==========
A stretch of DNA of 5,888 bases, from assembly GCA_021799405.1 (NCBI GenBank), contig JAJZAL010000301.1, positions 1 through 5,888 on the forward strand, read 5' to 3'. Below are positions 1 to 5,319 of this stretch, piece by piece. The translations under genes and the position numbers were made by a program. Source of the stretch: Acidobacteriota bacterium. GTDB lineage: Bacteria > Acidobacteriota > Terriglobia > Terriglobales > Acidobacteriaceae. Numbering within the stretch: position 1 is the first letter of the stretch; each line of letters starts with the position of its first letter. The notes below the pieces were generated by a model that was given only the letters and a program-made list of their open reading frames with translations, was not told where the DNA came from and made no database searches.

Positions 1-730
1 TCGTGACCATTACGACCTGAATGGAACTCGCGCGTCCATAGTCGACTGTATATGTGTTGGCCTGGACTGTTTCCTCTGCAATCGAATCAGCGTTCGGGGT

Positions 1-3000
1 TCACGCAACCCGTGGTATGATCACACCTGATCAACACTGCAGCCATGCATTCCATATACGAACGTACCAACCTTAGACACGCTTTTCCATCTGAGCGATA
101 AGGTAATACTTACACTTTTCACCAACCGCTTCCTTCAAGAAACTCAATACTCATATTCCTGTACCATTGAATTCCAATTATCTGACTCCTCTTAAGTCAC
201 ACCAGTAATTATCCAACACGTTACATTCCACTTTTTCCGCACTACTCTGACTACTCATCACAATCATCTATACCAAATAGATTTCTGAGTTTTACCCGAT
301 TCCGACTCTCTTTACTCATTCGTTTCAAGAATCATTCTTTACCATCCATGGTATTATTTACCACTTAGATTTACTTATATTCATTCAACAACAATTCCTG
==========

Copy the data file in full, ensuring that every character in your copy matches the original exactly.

A stretch of DNA of 5,888 bases, from assembly GCA_021799405.1 (NCBI GenBank), contig JAJZAL010000301.1, positions 1 through 5,888 on the forward strand, read 5' to 3'. Below are positions 1 to 5,319 of this stretch, piece by piece. The translations under genes and the position numbers were made by a program. Source of the stretch: Acidobacteriota bacterium. GTDB lineage: Bacteria > Acidobacteriota > Terriglobia > Terriglobales > Acidobacteriaceae. Numbering within the stretch: position 1 is the first letter of the stretch; each line of letters starts with the position of its first letter. The notes below the pieces were generated by a model that was given only the letters and a program-made list of their open reading frames with translations, was not told where the DNA came from and made no database searches.

Positions 1-730
1 TCGTGACCATTACGACCTGAATGGAACTCGCGCGTCCATAGTCGACTGTATATGTGTTGGCCTGGACTGTTTCCTCTGCAATCGAATCAGCGTTCGGGGT

Positions 1-3000
1 TCACGCAACCCGTGGTATGATCACACCTGATCAACACTGCAGCCATGCATTCCATATACGAACGTACCAACCTTAGACACGCTTTTCCATCTGAGCGATA
101 AGGTAATACTTACACTTTTCACCAACCGCTTCCTTCAAGAAACTCAATACTCATATTCCTGTACCATTGAATTCCAATTATCTGACTCCTCTTAAGTCAC
201 ACCAGTAATTATCCAACACGTTACATTCCACTTTTTCCGCACTACTCTGACTACTCATCACAATCATCTATACCAAATAGATTTCTGAGTTTTACCCGAT
301 TCCGACTCTCTTTACTCATTCGTTTCAAGAATCATTCTTTACCATCCATGGTATTATTTACCACTTAGATTTACTTATATTCATTCAACAACAATTCCTG